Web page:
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Does type 1 happen with obesity?

Discussion in 'Type 1 Diabetes' started by Rob Mitchell, Jun 3, 2014.

  1. JRW

    JRW Type 1 · Well-Known Member

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    LOL this thread.
     
  2. noblehead

    noblehead Type 1 · Guru
    Retired Moderator

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    There are other risk factors too for developing type 2 diabetes, age, hereditary and certain ethnic groups are at a heightened risk.
     
  3. ElyDave

    ElyDave Type 1 · Well-Known Member

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    Me too, the weekend before diagnosis I'd run a 23 mile fell race in under 4hr 30
     
  4. Totto

    Totto Type 2 · Well-Known Member

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    In that case I am type 1. Who would have guessed!
     
  5. Pilgrim22

    Pilgrim22 LADA · Well-Known Member

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    Totto, have you been diagnosed by a doctor?
    You cannot diagnose your self type 1


    Sent from the Diabetes Forum App
     
  6. donnellysdogs

    donnellysdogs Type 1 · Master

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    Tongue in cheek totto?


    Loving life
     
  7. Totto

    Totto Type 2 · Well-Known Member

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    I was ironic. Of course I am type 2 but monkeymutha stated it was impossible if you are not obese and with a BMI of 23 I consider myself being of normal weight. Thus I must be type 1.
     
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  8. oldgreymare

    oldgreymare Type 1 · Well-Known Member

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    Let's consider the hypothesis that obesity is a side effect of insulin resistance and/or carb sensitivity as opposed to an underlying causal factor. This means that obesity does not necessarily "cause" diabetes, rather that a common underlying factor (including genetics) may predispose an individual to both type 2 diabetes and obesity. If low carb works for you then I think you have found the culprit (carbs). That said, this is NOT a universal truth - there are plenty of well padded (obese) individuals who tolerate carbs just fine and will never suffer from insulin resistance and/or type 2 diabetes.

    But Type 1 is an autoimmune condition so all the above is irrelevant - well maybe not quite...obesity and metabolic syndrome can be associated with elevated inflammatory responses - these may be involved in triggering/accelerating (auto)immune responses....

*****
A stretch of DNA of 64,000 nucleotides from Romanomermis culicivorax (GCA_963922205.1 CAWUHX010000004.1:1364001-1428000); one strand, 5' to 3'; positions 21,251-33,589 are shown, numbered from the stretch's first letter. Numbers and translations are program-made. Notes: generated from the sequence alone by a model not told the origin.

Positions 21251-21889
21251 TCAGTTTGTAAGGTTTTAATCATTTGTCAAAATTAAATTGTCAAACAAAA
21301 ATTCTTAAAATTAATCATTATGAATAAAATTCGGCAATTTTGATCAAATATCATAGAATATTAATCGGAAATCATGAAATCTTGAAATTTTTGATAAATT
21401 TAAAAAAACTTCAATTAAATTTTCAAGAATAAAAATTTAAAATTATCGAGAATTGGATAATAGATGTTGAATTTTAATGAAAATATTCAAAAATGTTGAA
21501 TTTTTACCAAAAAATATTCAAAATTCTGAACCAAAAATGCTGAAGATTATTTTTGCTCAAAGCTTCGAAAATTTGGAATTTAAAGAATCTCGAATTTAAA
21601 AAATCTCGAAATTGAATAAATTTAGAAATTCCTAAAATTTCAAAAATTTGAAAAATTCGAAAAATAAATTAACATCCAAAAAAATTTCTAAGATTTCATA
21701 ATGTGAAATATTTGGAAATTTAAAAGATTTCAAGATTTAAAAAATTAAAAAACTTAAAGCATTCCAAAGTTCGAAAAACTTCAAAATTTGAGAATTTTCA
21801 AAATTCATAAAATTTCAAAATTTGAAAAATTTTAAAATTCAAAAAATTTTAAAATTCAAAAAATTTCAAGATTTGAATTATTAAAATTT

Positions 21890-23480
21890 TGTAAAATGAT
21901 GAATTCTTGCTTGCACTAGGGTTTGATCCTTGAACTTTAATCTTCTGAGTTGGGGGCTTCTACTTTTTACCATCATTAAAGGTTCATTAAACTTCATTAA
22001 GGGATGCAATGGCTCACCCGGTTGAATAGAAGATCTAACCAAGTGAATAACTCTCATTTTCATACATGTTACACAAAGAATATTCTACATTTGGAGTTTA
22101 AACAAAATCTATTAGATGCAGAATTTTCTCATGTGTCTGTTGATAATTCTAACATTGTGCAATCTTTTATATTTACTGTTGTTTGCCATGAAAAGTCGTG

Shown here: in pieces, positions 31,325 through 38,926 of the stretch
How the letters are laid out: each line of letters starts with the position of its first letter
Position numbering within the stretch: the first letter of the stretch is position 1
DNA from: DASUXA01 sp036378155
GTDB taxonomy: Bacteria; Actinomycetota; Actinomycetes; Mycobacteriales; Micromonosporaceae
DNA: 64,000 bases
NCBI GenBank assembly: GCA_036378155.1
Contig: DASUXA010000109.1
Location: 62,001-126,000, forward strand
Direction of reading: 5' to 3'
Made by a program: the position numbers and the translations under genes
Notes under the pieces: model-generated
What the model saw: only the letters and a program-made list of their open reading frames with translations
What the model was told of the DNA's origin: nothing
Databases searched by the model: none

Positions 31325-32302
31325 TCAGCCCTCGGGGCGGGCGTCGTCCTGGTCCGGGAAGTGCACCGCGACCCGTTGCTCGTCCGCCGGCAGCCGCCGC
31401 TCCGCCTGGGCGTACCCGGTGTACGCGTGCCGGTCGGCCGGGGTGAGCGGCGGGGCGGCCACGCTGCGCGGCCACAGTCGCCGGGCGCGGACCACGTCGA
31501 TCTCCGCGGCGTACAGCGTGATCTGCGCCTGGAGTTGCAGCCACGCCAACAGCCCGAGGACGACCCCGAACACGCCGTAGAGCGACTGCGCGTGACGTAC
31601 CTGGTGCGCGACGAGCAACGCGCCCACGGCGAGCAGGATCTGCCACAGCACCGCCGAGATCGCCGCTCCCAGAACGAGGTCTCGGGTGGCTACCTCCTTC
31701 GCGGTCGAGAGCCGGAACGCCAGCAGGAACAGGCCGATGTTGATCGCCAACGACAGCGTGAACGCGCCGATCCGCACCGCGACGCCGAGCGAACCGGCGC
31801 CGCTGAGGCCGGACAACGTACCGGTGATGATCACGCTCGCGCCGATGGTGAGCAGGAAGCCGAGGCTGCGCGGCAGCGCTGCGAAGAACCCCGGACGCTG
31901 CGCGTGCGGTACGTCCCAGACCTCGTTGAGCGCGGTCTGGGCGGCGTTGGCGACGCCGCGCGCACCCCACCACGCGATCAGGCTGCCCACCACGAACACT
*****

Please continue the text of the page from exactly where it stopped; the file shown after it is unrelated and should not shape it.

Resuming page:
So IMHO obesity is not a direct cause of Type 1 diabetes, but I believe it has the ability to potentiate the symptoms, perhaps shorten LADA stages - just my personal interpretation. But you can definitely be Type 1 and obese. Thin Type 2s are another story ;)
     
  9. amberzak

    amberzak Type 1 · Well-Known Member

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    Well said

    Some type 2s are linked to obesity, but that doesn't mean they all are.

    My type one is to do with some disease I had as a child (not sure what it was). No one in my family has type one diabetes.
     
  10. donnellysdogs

    donnellysdogs Type 1 · Master

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    Looks like someone is stereotyping all type 2's as being obese.... Not on..


    Loving life
     
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  11. Yorksman

    Yorksman Type 2 · Well-Known Member

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    Type 1 is increasingly seen as an auto immune disorder which is likely triggered by those with a certain genetic make up. It's not just one gene. The auto immune system attacks the insulin producing beta cells as it sees them as 'foreign', rather like it attacks other foreign bodies such as bacteria. Of course, this group can include obese people but it is by no means exclusive to them.

    Type 2 is seen as a metabolic disorder where the insulin producing function is impaired. There are likely several causes, obesity being one major cause though most obese people are not diabetic. Again, why some obese people get type 2 whilst most don't probably has some genetic explanation, though it is not well researched. Everyone it seems, has their own particular tipping point, from non diabetic to diabetic, but no one knows what it is until it happens. A very good example of life's a lottery. If obese type 2s can feel cheesed off, spare a thought for those type 2s who are not obese. Some rather thin people can get type 2. That's like someone else holding the gun, spinning the chamber and playing russian roulette with your life. At least, if you are eating too many doughnuts, you know you shouldn't be and that you run a risk.

    The fat cells that you have are laid down at birth. Your body expands or contracts its fat content in these locations. That's why weight goes on and off certain parts of the body and no matter what they do, some people just can't lose it here or there. Some poor souls just get it in the wrong place, liver and pancreas, from the word go.

    Fat cell number is set in childhood and stays constant in adulthood
     
    • Like Like x 3
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